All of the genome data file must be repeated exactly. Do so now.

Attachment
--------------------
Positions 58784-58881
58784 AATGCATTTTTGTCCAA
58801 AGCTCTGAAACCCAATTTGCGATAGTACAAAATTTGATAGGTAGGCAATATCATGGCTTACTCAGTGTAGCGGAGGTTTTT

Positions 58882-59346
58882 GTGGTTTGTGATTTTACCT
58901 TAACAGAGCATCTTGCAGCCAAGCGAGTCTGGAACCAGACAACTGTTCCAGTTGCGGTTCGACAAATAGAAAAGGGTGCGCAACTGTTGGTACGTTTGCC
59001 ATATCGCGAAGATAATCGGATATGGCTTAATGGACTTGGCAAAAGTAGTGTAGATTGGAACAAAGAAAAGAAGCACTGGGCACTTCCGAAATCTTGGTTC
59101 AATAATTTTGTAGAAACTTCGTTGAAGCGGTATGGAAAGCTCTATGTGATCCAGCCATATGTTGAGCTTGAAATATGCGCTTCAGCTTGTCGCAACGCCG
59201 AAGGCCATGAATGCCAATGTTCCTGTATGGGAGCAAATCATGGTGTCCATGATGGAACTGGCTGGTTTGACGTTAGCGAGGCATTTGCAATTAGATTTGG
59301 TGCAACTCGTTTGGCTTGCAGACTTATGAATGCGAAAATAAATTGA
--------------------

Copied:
Positions 58784-58881
58784 AATGCATTTTTGTCCAA
58801 AGCTCTGAAACCCAATTTGCGATAGTACAAAATTTGATAGGTAGGCAATATCATGGCTTACTCAGTGTAGCGGAGGTTTTT

Positions 58882-59346
58882 GTGGTTTGTGATTTTACCT
58901 TAACAGAGCATCTTGCAGCCAAGCGAGTCTGGAACCAGACAACTGTTCCAGTTGCGGTTCGACAAATAGAAAAGGGTGCGCAACTGTTGGTACGTTTGCC
59001 ATATCGCGAAGATAATCGGATATGGCTTAATGGACTTGGCAAAAGTAGTGTAGATTGGAACAAAGAAAAGAAGCACTGGGCACTTCCGAAATCTTGGTTC
59101 AATAATTTTGTAGAAACTTCGTTGAAGCGGTATGGAAAGCTCTATGTGATCCAGCCATATGTTGAGCTTGAAATATGCGCTTCAGCTTGTCGCAACGCCG
59201 AAGGCCATGAATGCCAATGTTCCTGTATGGGAGCAAATCATGGTGTCCATGATGGAACTGGCTGGTTTGACGTTAGCGAGGCATTTGCAATTAGATTTGG
59301 TGCAACTCGTTTGGCTTGCAGACTTATGAATGCGAAAATAAATTGA